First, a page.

I'm not going to comment on every poem individually. One that particularly stood out to me was "Girl Hours" by Sofia Samatar, the last poem in the chapbook. It focusses on Henrietta Swan Leavitt and the "girl hours" used to perform calculations. I liked how it mimicked the structure of a scientific paper but in reverse and it was a poignant note to end the chapbook on.

They were all good poems though and I highly recommend this chapbook to fans of science and poetry and to anyone interested in hearing about some overlooked scientific names. I should add that, one of the reasons some of the names were familiar to me is because I am a scientist myself and some of these stories get around a bit more in the scientific community (I've seen an award named after Lise Meitner being presented and I heard about Jocelyn Bell pretty much when I learnt what a pulsar was). I imagine a different spread of names might be familiar (or more unfamiliar) to different people.

4.5 / 5 stars

First published: 2016, Stone Bird Press
Series: no
Format read: paperback
Source: gift from publisher

Saturday, 4 March 2017

Shards of Honour - The Vorkosigan Saga Project

Through 2017 and 2018 Tsana and Katharine are reading The Vorkosigan Saga (in more or less chronological order), starting with Shards of Honor all the way through to Gentleman Jole and the Red Queen, including novellas. Tsana is re-reading, and Katharine is brand new to the series and together they’ll be discussing themes, characters, worldbuilding, and anything else that sparks their interest.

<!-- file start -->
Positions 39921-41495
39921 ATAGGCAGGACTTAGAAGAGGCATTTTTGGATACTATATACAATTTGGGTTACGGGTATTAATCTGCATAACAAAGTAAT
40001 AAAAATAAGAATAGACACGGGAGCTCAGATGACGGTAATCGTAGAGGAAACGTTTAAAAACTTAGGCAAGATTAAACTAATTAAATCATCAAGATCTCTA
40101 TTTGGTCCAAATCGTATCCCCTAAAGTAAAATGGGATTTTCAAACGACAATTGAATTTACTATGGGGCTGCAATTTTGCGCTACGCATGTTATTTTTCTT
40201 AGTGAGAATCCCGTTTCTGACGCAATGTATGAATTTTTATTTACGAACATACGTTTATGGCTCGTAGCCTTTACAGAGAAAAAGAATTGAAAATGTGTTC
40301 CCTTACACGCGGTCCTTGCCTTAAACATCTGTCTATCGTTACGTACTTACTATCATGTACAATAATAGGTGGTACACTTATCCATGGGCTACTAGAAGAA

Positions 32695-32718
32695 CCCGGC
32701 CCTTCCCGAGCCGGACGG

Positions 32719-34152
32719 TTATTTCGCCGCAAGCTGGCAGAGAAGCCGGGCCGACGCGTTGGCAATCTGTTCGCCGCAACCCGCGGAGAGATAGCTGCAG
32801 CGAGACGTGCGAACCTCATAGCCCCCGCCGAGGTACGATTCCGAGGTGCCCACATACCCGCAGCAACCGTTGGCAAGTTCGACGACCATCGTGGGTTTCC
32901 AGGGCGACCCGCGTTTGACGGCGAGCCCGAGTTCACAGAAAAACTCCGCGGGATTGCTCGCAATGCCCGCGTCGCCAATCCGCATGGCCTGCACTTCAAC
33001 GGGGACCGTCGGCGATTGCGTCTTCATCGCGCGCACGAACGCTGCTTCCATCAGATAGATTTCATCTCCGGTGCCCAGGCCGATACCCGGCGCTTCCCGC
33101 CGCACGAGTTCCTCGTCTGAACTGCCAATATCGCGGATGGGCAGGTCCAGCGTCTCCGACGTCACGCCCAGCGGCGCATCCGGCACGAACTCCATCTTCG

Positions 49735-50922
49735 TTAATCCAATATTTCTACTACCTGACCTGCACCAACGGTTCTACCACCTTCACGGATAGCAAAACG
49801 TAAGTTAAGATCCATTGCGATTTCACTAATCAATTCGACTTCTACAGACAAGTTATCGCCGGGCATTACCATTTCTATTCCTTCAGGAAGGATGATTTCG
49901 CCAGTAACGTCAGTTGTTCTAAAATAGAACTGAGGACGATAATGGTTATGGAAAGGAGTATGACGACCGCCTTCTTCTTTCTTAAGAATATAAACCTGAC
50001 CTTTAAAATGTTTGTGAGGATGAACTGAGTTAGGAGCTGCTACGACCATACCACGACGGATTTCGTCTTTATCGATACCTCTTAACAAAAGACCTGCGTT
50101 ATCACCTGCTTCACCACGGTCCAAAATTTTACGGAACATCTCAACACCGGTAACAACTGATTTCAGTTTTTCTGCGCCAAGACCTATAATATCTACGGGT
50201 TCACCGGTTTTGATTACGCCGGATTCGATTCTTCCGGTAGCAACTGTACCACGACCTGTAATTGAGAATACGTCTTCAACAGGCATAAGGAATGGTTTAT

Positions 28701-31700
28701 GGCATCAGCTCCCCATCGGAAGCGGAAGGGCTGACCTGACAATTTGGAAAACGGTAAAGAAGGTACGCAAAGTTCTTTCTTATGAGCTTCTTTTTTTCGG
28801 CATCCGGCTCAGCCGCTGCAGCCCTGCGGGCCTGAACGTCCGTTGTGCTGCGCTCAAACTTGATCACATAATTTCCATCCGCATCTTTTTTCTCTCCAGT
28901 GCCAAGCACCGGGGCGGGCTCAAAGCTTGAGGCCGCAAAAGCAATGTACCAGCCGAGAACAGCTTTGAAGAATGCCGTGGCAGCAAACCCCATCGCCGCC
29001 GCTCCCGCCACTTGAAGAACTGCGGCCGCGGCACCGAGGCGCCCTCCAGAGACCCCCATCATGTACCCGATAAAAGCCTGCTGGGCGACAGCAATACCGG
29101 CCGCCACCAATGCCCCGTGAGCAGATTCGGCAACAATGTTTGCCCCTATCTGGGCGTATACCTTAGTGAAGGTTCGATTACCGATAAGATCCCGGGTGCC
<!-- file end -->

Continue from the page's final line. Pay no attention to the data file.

The first book up for discussion is Shards of Honour, first published in 1986. You can read Katharine's review here and Tsana's review here.

Katharine: So I have to confess, I have read one other thing by Bujold and that was “Dreamweaver’s Dilemma”… back when I was serious about reading everything and then got overwhelmed by it all.

Tsana: I read that one too, but not close to when I read most of the other books. I felt a bit meh about it, from memory. I originally read all the books that existed at the time in 2011, starting from Warrior’s Apprentice and ending with the Cordelia books we decided to start with. Let me tell you, reading Shards of Honour first instead of second last was a very different (and superior) experience. Starting from Shards of Honour (and yes, I’m going to keep writing it with a u) gave me a better appreciation for both Cordelia and Aral as characters, unlike the first time around when I couldn’t get out of the mindset of seeing them primarily as Miles’s parents and through his eyes. It was easier to relate to them this way and I’m interested to see how that will effect my re-reading of the later books.

Katharine: I want to write it with a ‘u’! American spelling looks so mispronounced. I’m glad I’m getting the superior experience — usually I’m a hard and fast ‘publication’ order reader, but Alex had some strong feelings on the subject. Coming the series brand new, I’m loving starting off with main characters who aren’t spring chickens — Aral and Cordelia are excellent at what they do, and it’s believable because of their rank and experience.

Tsana: So we’ve discussed the characters a little bit. Before we get into some of the meatier topics, let’s chat about the setting. What did you think of Sergyar? Apparently I didn’t take it in at all the first time I read it. Gentleman Jole is set on the same planet and I noticed a lot more setting when I was reading that one. Coming back to Shards of Honour and discovering that actually the weird wildlife had been there from the start was a bit of a surprise.